Three to see

Three to see: New York

From a smiley snowman to an "awareness of death"

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Portia Munson, Pink Project; Bedroom (1994-2018) Victoria Stapley-Brown

Dime-Store Alchemy at the Flag Art Foundation is a successfully united mix of works by 24 contemporary artists, including Mark Dion, Rachel Whiteread, Mona Hatoum and Damien Hirst, (until 17 August), that frame everyday objects through cabinets, shelves or other means to make them strange or compelling. Portia Munson’s Pink Project; Bedroom (1994-2018) is the star of the show, and could stand alone as its own exhibition: a dizzying room-sized installation crammed with thousands of pink mass-produced items marketed at girls and young women, collected by the artist for over 20 years and spread all across the walls, floor and tent-like ceiling (made of girls’ onesie pyjamas). There is something that is, paradoxically, both extremely cosy and comforting, and grotesque and off-putting, about standing in the rosy-pink, womb-like space. Beware: you might find yourself unable to tear yourself away, mesmerised as you scan all the items—and maybe even spot a few you have owned.

The Chilean poet and artist Cecilia Vicuña, known for her spiritual and meditative works and performances, is having a New York moment. Her solo show Disappeared Quipu at the Brooklyn Museum (until 25 November) features a 24 ft-tall immersive installation of knotted raw wool that evokes a quipu, an ancient Andean device for record keeping made of knotted threads. A recurring subject in Vicuña’s oeuvre, the quipu “is an awareness of death because it’s an animal material—it comes from life and death and all disappears eventually”, the artist says. An adjacent gallery shows Andean textiles that Vicuña chose from the museum’s collection. Vicuña is also included in the museum’s current exhibition Radical Women: Latin American Art, 1960-85 (until 22 July). Head to Lehman Maupin for another solo show of Vicuña’s work, La India Contaminada (until 6 July), with paintings, a quipu, a video installation and mixed-media sculptures from nearly five decades of her career. Look for the influence of the Surrealist artist Leonora Carrington, a mentor, in her flat and dreamlike paintings.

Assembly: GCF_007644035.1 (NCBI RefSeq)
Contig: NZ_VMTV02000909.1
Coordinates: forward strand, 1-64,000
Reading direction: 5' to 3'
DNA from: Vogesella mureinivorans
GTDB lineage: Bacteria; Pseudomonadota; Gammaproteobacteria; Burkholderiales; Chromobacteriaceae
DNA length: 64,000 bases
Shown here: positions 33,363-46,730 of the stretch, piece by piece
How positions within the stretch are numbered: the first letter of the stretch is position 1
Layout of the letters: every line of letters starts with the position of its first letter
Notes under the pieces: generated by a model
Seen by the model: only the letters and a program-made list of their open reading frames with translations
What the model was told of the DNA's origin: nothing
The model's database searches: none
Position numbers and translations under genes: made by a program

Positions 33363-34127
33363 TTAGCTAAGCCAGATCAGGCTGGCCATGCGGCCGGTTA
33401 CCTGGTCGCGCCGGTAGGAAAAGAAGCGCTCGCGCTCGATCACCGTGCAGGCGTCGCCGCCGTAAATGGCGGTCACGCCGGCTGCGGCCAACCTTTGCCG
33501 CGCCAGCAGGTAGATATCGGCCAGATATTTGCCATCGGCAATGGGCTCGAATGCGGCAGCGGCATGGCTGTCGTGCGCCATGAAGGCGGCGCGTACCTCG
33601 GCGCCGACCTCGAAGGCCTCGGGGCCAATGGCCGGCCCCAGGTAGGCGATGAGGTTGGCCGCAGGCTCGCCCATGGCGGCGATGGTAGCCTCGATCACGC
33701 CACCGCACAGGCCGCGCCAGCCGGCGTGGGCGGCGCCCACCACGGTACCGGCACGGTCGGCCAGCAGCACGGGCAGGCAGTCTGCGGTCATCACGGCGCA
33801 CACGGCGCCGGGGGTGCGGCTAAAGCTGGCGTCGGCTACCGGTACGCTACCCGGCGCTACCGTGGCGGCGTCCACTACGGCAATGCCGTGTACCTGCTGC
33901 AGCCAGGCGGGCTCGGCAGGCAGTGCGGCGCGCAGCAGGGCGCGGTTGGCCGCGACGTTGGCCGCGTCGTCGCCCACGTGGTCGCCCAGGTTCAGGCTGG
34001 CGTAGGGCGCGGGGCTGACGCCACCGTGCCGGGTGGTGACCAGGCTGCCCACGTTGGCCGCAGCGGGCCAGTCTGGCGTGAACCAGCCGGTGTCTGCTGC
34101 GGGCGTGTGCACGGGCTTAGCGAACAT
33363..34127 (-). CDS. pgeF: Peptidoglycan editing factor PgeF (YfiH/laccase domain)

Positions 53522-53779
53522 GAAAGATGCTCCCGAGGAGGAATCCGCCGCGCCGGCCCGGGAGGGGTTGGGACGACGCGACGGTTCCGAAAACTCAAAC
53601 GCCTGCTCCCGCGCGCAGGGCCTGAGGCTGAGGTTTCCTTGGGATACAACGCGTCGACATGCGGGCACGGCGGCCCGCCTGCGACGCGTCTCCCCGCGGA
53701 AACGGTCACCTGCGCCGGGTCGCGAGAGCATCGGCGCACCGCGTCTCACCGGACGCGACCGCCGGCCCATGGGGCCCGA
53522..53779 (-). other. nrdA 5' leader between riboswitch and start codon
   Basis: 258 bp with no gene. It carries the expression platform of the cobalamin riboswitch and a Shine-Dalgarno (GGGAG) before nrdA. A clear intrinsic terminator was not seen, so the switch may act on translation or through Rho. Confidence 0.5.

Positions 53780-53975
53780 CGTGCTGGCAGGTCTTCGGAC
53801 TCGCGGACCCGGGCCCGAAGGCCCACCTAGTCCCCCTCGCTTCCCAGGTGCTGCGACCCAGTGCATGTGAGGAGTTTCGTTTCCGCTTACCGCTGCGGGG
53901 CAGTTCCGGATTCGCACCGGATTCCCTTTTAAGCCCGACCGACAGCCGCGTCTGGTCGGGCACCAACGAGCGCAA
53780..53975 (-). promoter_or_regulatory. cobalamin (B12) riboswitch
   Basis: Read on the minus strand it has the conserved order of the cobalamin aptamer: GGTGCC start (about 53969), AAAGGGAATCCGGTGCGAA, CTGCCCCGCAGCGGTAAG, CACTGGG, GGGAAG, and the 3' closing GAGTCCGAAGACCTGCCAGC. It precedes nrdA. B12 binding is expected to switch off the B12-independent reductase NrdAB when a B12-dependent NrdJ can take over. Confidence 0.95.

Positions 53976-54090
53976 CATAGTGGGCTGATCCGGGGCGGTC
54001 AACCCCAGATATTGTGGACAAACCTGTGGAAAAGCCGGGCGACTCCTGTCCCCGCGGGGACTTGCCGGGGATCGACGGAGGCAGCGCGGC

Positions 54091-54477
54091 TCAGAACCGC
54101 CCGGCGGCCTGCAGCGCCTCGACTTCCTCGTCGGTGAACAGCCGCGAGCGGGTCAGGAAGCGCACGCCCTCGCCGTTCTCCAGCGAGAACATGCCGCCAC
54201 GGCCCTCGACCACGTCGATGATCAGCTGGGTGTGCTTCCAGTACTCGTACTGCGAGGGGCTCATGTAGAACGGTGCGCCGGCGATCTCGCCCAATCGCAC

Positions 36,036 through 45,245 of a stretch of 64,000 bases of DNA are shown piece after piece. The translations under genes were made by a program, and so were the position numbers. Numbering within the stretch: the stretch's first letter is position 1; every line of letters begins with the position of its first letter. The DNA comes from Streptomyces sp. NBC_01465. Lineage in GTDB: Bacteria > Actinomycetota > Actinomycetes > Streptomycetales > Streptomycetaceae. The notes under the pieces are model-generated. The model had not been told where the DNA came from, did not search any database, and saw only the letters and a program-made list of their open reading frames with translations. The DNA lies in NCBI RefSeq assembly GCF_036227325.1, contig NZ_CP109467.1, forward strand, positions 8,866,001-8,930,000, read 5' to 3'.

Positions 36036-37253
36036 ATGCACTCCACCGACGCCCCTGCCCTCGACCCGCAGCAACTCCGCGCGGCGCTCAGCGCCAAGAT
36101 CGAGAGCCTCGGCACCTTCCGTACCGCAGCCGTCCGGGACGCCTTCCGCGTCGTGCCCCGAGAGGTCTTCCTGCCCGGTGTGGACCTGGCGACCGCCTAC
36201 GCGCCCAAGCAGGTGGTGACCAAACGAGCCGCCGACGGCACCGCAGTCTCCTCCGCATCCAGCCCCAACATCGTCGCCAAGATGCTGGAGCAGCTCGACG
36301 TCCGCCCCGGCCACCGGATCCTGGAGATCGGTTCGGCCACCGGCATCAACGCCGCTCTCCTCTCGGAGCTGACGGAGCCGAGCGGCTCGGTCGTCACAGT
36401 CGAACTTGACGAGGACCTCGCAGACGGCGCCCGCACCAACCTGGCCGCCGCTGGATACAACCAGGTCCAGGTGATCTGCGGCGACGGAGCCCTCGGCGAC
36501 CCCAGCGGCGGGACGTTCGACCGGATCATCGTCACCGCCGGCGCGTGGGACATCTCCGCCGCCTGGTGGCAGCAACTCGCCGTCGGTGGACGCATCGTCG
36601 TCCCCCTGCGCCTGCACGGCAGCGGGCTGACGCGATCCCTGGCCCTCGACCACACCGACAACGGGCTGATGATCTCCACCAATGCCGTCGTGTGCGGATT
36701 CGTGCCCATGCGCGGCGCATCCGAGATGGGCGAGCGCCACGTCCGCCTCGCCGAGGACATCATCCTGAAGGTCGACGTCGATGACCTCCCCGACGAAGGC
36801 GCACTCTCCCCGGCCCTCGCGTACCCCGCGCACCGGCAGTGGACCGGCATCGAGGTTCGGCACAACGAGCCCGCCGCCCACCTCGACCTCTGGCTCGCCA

Feeling overheated? A cool creature that has taken up residence in the Museum of Modern Art’s sculpture garden might make you jealous, but is worth the visit. Peter Fischli and David Weiss’s Snowman (2016) in the outdoor exhibition If Everything Is Sculpture Why Make Sculpture? Artist’s Choice: Peter Fischli, is a version of the wintertime “folk art” favourite, kept cool inside a glass door freezer. The frosty figure is actually the younger brother of a site-specific 1987 commission for a power plant in Saarbrücken, Germany, which provided the continuous flow of energy needed to create the work. The childlike piece is a complex commentary on the subject of energy use and global warming, says Cara Manes, the assistant curator of MoMA’s department of painting and sculpture. And while the Snowman’s eternal smile from behind his glass freezer door may start to seem smug to visitors through what is sure to be another long, humid city summer, he is due to stay in place throughout the fall and winter, when chillier temperatures could create a sense of more camaraderie.